Although the laws are pretty straightforward and clear, there can be a lot of confusion surrounding an impaired driving charge in Ontario. For a repeat impaired driving offender, the steps following their arrest are routine. But for a first offender? It can feel like his or her world has been turned upside down.
As the dust settles, the driver is going to want to know what her or she is up against. Here’s a look at life after an impaired driving charge in Ontario:
You’ve driven in the warn range
So you’re stopped for suspected impaired driving and you blew a blood alcohol concentration (BAC) below .08. You were probably really relieved. After all, you can’t be charged with impaired driving if your BAC didn’t hit the legal limit of .08, right? Wrong. Some provinces have warn range laws, and Ontario is one of them.
If you’re stopped once with a blood alcohol concentration (BAC) between .05 to .08, you can expect to immediately lose your driver’s license for 3 days and you’ll also have to pay fines up to $150. If you were stopped at a checkpoint, you’ll have to call someone to come and get you because you won’t be able to drive.
If you receive more than one warn range charge, you could lose your license for up 30 days, be required to attend an alcohol treatment program, pay $250 in fines, and must install an ignition interlock device for six months.
If that’s just the penalties for the warn range, can you imagine how harsh the laws are for a first offender?
Let’s start with the good news: unless there are aggravating factors involved in the impaired driving charge, an offender won’t go to jail for a first offense. Aggravating factors may include speeding, having a BAC over. 16, or an offender’s failure to accept responsibility for his or her actions. In these cases a judge will decide whether jail time is required. Impaired driving causing death has it’s own set of penalties, and the sentence is also decided upon by the judge.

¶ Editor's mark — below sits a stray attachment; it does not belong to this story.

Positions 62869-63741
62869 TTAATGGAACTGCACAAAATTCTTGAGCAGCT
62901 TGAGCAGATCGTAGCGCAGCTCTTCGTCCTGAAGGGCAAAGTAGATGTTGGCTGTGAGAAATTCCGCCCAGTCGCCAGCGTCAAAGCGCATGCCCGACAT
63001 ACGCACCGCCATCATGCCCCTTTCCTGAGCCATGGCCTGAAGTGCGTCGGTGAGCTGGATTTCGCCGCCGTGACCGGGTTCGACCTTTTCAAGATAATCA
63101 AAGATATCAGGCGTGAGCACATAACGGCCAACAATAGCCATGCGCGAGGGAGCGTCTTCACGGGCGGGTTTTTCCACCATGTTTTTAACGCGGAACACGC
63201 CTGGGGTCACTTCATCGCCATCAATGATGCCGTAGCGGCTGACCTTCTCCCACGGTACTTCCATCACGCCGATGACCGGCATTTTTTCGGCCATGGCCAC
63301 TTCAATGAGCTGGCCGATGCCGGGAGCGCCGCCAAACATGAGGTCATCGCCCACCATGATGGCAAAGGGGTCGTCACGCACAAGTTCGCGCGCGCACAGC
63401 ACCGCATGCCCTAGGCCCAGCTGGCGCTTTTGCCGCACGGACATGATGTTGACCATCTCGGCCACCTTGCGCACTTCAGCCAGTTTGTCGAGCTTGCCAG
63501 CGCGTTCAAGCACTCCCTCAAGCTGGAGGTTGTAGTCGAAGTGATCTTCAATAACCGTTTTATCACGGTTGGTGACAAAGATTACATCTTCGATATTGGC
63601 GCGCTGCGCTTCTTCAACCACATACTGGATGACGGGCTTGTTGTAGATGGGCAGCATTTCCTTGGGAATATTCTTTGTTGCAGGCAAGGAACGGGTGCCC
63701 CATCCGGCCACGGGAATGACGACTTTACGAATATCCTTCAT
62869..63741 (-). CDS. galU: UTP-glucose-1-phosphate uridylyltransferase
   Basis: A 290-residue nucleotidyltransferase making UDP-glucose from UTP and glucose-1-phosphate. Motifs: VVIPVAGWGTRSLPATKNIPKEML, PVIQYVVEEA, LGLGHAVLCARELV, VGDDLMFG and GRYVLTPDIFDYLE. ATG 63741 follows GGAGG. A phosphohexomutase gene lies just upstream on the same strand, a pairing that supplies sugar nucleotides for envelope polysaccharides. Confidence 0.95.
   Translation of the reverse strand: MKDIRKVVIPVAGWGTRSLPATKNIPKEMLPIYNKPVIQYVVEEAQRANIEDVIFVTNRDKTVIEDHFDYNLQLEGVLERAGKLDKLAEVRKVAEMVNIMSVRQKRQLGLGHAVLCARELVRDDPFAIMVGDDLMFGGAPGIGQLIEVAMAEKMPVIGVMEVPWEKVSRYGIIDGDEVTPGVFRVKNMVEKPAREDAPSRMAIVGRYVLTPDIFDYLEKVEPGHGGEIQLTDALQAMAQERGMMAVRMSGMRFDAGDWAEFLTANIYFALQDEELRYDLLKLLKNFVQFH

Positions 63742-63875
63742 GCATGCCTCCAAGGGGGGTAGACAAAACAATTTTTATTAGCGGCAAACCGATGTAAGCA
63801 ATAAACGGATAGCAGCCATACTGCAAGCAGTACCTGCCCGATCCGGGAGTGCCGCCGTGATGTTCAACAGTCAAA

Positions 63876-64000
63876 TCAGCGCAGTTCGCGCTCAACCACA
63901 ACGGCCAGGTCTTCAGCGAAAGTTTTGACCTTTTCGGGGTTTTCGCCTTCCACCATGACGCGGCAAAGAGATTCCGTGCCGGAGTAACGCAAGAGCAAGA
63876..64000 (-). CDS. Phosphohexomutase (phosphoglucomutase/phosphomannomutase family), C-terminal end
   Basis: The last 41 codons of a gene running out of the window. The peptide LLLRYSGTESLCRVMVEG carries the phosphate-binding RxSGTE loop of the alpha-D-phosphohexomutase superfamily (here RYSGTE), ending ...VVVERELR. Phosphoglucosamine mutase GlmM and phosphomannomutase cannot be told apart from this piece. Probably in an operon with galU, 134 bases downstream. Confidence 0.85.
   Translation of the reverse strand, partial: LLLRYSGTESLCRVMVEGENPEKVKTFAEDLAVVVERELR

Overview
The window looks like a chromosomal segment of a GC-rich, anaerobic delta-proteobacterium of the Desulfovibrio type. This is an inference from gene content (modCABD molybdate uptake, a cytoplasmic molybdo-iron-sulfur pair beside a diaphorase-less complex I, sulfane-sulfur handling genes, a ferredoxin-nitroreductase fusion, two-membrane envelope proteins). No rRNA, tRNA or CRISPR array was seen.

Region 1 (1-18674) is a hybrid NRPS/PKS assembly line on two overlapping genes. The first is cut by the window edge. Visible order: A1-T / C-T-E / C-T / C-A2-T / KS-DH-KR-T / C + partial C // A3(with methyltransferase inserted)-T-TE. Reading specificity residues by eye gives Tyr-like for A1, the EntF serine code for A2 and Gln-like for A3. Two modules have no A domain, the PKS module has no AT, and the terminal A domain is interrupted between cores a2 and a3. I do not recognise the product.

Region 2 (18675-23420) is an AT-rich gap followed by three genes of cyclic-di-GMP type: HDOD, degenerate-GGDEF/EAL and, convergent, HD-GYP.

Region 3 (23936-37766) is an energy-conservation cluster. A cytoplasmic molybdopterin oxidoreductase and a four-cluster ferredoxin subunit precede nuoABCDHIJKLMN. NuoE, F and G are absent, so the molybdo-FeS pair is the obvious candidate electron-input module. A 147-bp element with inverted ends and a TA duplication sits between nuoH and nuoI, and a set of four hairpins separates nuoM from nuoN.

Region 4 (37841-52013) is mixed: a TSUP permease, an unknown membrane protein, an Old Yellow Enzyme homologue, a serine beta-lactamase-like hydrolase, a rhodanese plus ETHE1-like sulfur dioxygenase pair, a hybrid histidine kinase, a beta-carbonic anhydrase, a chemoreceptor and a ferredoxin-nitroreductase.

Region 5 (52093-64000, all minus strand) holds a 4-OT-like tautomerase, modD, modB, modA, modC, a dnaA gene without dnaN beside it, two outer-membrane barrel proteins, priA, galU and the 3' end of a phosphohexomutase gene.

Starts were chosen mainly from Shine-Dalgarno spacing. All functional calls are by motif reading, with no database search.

If an offender is charged with impaired driving over .08, they’ll have to pay a stiff fine of $1,000. They’ll also have to prepare themselves for installing an ignition interlock device in their vehicle and pay a monthly interlock fee because he or she will be required to drive with one after their driver’s license suspension. The offender may be able to drive during their suspension, but only if he or she qualifies for the Reduced Ignition Interlock Suspension Program.
Life after an impaired driving charge in Ontario is stressful, expensive, and can feel like your world is turned upside down, but it’s simple to avoid receiving warn range penalties or an impaired over .08 charge – just don’t drink and drive.